Sunday, March 10

Week 88 - Biofuels

Situation: Grain reserves around the world have been falling at an average rate of 4%/yr for more than 10 yrs. This is not a good thing. Prices have doubled over that period and demand still remains strong for 3 reasons: a) there are ~220,000 more mouths to feed each day, b) more than 10,000,000 workers emerge from poverty each year, and c) grain is increasingly diverted from the food chain to make biofuels. (This also appears to have reduced per capita oil consumption by almost 2%/yr.)

It took just a few years for biofuel production to become a major industry in a number of countries. Brazil is the leader with 90% of the cars sold there equipped to run on 100% ethanol made from sugar cane. When the price of sugar on the world market is high, Brazil sells its sugar overseas instead of using it to make ethanol; car tanks are then filled up with gasoline. Brazil currently has enough sugar production to fuel its cars and sell ethanol abroad, e.g. to US refiners for $0.20 less than the US wholesale price for corn ethanol. How is that possible? Because it is so much cheaper to make ethanol from sugar cane than from corn kernels.

Okay so where is this discussion headed? The current goal is to find a commercially successful way to make ethanol from grass and wood chips, so-called cellulosic ethanol. We're not there yet but we can make diesel fuel on a competitive scale from algae and vegetable oil. This week's blog looks at companies that invest in biofuel production and have stock that has been publicly traded for at least 6 yrs (Table).

BP is the biofuels leader, and it currently is in court because of a horrific deepwater oil rig explosion that killed 11 workers. But neither bad publicity nor big fines will cripple this company because it has many strengths, not least of which is its long-standing commitment to renewable energy. If you want to make only one investment in biofuels, BP remains your best bet. The only other investment-grade companies subspecializing in biofuels are duPont (DD) and Valero (VLO). Valero owns 10 ethanol plants and duPont is developing biobutanol as a substitute for ethanol--one that doesn’t need to be made from grain. Biobutanol research is almost at the point where it can be made in a cost-effective manner from ethanol, glycerol (a byproduct of biodiesel production), cellulose, solar energy or algae. 100% butanol is a suitable fuel for motor vehicles and can be transported in gasoline pipelines, whereas, ethanol is too water-soluble to pull off either feat. REX American Resources is also worth a look, since it does manage to beat the S&P 500 Index (VFINX) in terms of Finance Value (Column E in the Table). REX owns ethanol plants and specializes in selling animal feed made from the distiller's grains, which are the major by-product of ethanol production. For small-capitalization companies that didn’t make it into our Table, we refer you to the Exchange-Traded Fund specializing in those (PBW, see line 10 in the Table).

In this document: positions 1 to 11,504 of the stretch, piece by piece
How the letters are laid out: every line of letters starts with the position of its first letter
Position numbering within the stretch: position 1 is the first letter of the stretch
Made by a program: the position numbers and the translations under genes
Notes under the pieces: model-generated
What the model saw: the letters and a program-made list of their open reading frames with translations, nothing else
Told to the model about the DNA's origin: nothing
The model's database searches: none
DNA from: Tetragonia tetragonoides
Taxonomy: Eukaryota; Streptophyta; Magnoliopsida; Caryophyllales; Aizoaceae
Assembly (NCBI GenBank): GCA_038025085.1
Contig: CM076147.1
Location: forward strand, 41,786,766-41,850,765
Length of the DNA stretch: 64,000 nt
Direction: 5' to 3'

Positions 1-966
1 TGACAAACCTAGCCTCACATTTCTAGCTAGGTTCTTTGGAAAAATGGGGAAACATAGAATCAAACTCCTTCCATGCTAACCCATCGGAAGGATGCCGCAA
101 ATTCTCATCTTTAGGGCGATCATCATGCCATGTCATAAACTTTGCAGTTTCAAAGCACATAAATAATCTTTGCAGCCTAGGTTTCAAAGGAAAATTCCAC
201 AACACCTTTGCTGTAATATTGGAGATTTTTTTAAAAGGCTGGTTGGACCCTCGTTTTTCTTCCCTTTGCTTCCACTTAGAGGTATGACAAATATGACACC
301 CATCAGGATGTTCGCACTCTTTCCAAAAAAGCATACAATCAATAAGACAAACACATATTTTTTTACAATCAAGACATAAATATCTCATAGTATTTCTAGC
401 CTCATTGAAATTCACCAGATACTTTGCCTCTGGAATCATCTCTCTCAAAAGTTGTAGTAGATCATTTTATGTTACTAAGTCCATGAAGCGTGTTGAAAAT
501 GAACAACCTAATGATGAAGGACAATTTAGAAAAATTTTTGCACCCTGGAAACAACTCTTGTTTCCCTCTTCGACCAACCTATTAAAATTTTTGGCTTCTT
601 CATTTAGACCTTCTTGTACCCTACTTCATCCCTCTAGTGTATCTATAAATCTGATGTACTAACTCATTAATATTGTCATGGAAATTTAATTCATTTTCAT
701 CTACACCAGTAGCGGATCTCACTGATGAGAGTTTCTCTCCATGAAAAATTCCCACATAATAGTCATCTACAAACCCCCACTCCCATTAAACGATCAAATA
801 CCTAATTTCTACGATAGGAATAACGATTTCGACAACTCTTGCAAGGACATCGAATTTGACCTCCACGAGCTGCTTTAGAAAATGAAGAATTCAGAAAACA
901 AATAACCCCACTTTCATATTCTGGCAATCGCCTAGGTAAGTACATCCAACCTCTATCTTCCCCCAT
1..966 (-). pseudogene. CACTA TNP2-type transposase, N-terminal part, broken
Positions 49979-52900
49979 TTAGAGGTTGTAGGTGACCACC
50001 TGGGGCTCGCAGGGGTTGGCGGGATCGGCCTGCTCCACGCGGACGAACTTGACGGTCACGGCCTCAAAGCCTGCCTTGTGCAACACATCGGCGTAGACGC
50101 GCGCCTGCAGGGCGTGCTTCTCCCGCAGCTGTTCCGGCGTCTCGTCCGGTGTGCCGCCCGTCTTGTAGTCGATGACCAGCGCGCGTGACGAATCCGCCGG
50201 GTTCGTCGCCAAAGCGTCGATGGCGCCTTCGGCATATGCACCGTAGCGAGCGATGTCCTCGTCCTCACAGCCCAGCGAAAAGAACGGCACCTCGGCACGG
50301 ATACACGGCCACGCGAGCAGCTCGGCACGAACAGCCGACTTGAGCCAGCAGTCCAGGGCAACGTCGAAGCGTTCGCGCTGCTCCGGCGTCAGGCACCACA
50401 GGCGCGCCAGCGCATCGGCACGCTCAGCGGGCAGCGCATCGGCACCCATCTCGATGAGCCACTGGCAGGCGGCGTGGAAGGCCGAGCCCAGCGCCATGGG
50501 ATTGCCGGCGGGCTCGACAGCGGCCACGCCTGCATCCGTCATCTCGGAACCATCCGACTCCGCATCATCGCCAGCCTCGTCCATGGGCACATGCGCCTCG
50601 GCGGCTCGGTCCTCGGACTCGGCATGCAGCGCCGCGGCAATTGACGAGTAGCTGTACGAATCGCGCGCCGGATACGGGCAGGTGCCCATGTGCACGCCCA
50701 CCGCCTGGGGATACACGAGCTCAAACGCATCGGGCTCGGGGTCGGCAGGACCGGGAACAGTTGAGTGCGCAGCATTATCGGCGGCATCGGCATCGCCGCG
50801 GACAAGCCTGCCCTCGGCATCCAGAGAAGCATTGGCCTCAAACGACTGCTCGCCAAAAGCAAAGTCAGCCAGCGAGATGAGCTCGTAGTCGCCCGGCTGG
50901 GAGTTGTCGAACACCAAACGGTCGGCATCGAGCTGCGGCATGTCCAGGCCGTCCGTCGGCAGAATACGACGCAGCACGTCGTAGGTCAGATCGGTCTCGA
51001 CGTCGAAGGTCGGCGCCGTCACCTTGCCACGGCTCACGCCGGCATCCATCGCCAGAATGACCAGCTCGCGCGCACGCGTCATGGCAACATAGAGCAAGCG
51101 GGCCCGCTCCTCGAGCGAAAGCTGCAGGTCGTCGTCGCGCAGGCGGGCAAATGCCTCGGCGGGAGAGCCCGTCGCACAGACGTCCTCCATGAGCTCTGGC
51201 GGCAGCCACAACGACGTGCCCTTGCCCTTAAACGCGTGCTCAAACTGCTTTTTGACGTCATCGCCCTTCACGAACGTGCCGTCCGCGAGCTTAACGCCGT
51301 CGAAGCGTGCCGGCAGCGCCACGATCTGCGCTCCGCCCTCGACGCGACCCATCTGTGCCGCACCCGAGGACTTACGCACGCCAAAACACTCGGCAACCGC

BP is expanding production of bioethanol from sugar cane in Brazil. Recently, it announced that one plant will be doubled in size to process 5 million tons of sugar cane annually, enough to make 120 million gallons of ethanol. BP has taken the lead in research on cellulosic ethanol production by setting up a Biofuels Global Technology Center in San Diego after buying cellulosic ethanol assets from Verenium. As part of that effort, BP operates a 1.4 million gallon/yr cellulosic demonstration facility in Jennings, LA. Together with duPont (DD), BP has made a major push toward establishing biobutanol as a fuel of the future (because of the important advantages butanol has over ethanol). That joint venture is called Butamax Advanced Biofuels. For this work, MIT’s Technology Review magazine (December 2010) named duPont as one of the 50 most innovative companies in the world.

Bottom Line: Biofuel production isn't a mature industry. BP, duPont (DD), and Valero (VLO) are the only companies with investment-grade stock offerings. But more will come.

Risk Rating: 9.

Full Disclosure: I have stock in duPont (DD).

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